Marijuana Reform Could Earn UK Billions a Year, Studies Say

special to the Chronicle by London-based Bernd Debusmann, Jr.

Hundreds of users of medical marijuana protested outside Parliament last Wednesday to demand changes to Britain's strict cannabis laws, a move many experts believe could yield billions of pounds in tax revenue and save the government billions in policing costs.

Under current law, it is illegal for British citizens to consume or possess cannabis.

Estimates vary on the financial impact of legalizing and taxing the drug, a longstanding proposal by reform advocates. A recent study by the Institute for Social and Economic Research found that the government would gain up to £1.25bn a year. A 2011 study by the Independent Drug Monitoring Unit found the amount could range from £3.4 billion to £9.5 billion per annum, with a best estimate of £6.7 billion per year based on current market prices.

Commenting on the protester's demands, Peter Reynolds of Clear UK, a Norwich-based organization which seeks to reform cannabis laws, said that both studies are likely underreporting the real potential value to the British government and taxpayer.

"All the estimates are based on self-reporting of cannabis use," he said, adding that people were reluctant to admit to what is a criminal activity under current law.

Reynolds added he believes that cannabis reform's potential economic benefits are currently outweighed by political considerations.

"Britain is obsessed with cannabis psychosis stories, so we cannot start talking about rational things like cost. There is not the same intelligent discussion going on as in the United States," he said.

This view was echoed by Rupert George, the head of communications for Release, an organization which lobbies for drug laws to be based on public health issues rather than criminal justice.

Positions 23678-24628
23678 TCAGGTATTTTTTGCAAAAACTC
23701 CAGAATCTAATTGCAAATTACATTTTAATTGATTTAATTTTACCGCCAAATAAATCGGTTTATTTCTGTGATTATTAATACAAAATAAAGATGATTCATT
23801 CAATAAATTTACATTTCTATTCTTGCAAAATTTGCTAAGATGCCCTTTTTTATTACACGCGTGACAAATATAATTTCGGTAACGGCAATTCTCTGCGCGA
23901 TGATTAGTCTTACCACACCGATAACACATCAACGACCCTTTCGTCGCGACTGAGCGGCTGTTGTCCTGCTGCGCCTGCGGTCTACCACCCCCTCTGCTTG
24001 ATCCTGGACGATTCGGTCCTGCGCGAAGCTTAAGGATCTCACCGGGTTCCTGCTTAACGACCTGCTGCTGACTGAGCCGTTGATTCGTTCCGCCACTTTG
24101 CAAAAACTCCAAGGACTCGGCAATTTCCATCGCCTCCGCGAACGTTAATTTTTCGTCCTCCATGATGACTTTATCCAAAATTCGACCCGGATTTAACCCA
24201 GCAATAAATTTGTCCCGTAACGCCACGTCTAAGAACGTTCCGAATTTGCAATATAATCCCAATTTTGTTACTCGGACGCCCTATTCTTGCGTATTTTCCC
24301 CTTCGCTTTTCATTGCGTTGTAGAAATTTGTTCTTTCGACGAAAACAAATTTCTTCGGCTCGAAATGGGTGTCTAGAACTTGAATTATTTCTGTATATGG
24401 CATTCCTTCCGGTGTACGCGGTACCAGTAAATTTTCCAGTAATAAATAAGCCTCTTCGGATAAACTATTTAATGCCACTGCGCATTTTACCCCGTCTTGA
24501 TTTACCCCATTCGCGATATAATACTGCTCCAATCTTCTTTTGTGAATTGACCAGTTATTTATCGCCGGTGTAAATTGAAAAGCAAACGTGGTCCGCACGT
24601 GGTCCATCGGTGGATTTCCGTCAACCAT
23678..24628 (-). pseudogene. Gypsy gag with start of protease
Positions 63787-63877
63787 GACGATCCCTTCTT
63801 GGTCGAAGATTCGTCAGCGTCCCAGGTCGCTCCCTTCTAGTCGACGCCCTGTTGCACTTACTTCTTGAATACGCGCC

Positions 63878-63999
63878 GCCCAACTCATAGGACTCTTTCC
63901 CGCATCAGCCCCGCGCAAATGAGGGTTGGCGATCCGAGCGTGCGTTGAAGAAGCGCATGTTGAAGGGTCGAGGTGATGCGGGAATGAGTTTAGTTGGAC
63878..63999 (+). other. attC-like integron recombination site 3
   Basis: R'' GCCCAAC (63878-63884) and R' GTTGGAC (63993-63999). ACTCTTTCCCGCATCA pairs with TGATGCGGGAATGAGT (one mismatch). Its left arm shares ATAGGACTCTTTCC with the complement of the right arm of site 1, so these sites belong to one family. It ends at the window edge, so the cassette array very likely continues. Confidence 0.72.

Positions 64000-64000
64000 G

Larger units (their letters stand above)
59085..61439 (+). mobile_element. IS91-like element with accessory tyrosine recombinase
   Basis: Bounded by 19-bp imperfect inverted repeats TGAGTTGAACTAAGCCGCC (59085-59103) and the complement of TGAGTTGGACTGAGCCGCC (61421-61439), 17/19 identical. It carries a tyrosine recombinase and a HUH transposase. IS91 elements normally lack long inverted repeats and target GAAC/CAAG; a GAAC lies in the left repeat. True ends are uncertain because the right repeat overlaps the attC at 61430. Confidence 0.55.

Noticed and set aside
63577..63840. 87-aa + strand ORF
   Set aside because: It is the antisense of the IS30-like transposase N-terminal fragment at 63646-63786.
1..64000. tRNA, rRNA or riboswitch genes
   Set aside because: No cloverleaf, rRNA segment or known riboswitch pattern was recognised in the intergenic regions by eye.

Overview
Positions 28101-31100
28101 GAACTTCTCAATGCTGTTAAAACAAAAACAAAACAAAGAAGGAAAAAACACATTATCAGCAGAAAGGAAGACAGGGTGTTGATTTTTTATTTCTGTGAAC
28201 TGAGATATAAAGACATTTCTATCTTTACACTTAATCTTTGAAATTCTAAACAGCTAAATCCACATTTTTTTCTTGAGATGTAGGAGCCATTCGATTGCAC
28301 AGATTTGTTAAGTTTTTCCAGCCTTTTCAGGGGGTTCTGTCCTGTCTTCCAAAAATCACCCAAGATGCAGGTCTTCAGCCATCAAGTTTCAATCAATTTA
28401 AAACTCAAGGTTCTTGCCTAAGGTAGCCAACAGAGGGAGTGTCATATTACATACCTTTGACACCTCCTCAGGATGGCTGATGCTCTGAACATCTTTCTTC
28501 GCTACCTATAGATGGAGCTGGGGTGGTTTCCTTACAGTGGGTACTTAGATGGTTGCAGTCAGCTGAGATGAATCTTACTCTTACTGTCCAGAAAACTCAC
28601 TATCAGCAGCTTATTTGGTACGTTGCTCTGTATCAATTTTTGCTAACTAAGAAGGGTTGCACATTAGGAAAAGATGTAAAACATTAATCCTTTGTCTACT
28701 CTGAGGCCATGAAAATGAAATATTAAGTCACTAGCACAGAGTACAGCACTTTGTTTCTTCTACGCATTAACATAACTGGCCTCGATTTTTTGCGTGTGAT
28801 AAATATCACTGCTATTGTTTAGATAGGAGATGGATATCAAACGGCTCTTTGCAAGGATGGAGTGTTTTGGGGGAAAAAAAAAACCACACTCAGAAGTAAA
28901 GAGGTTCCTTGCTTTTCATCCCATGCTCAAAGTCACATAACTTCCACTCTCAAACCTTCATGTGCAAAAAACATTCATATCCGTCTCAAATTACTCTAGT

"There is far more entrenched 'reefer madness' than in the US, with the dominant issue being about psychosis," he said. "The idea of a regulated drug market for cannabis, or any other drug, is politically a long way away."

While the British government's official stance is that cannabis has no proven medicinal value, in March 2013 the government announced that Sativex -- a cannabis based mouth spray produced by GW Pharmaceuticals -- could be prescribed to multiple sclerosis patients.

Alan Pavia, a spokesman for NORML UK (a British affiliate of the US-based National Organization for the Reform of Marijuana Laws), which organized Wednesday's protest, said that the rescheduling of Sativex demonstrates the British government's double standards with regards to medical cannabis.

"Now GW Pharmaceuticals has a license to grow marijuana for Sativex. It would seem that Sativex is scheduled in a different manner to protect this company," he said.

Through a spokeswoman, Home Office Crime Prevention Secretary Norman Baker said simply that "the government has no plans to legalize cannabis."

Currently, ten EU countries and 20 American states allow for the medical use of marijuana. Some countries, such as the Netherlands, legally regulate the recreational use of the plant, while others, such as Portugal, have decriminalized possession. Two American states -- Colorado and Washington -- have legalized recreational use of marijuana.

United Kingdom
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